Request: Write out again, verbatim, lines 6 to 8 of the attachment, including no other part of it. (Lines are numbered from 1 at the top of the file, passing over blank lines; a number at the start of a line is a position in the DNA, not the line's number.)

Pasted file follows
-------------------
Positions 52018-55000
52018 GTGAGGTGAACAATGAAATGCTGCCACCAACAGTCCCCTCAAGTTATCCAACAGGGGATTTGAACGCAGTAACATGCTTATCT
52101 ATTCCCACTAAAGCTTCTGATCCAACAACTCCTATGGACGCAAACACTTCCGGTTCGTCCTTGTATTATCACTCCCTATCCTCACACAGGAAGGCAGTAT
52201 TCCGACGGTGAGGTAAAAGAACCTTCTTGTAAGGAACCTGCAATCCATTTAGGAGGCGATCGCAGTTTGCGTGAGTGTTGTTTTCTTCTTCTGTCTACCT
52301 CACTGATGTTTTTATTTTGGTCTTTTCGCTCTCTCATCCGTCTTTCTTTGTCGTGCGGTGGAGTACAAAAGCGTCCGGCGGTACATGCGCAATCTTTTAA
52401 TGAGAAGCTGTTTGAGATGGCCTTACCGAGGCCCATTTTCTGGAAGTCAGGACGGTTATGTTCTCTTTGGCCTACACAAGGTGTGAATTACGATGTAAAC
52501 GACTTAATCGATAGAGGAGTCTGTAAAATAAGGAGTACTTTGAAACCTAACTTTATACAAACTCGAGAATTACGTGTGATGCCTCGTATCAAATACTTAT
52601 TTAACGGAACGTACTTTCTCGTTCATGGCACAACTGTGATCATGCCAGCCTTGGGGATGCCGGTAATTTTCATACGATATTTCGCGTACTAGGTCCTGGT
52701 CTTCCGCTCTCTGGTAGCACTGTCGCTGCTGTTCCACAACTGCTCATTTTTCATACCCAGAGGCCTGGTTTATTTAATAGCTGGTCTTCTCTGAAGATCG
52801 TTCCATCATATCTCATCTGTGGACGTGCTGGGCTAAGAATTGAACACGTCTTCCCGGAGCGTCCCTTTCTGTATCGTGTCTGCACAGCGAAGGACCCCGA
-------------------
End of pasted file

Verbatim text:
52401 TGAGAAGCTGTTTGAGATGGCCTTACCGAGGCCCATTTTCTGGAAGTCAGGACGGTTATGTTCTCTTTGGCCTACACAAGGTGTGAATTACGATGTAAAC
52501 GACTTAATCGATAGAGGAGTCTGTAAAATAAGGAGTACTTTGAAACCTAACTTTATACAAACTCGAGAATTACGTGTGATGCCTCGTATCAAATACTTAT
52601 TTAACGGAACGTACTTTCTCGTTCATGGCACAACTGTGATCATGCCAGCCTTGGGGATGCCGGTAATTTTCATACGATATTTCGCGTACTAGGTCCTGGT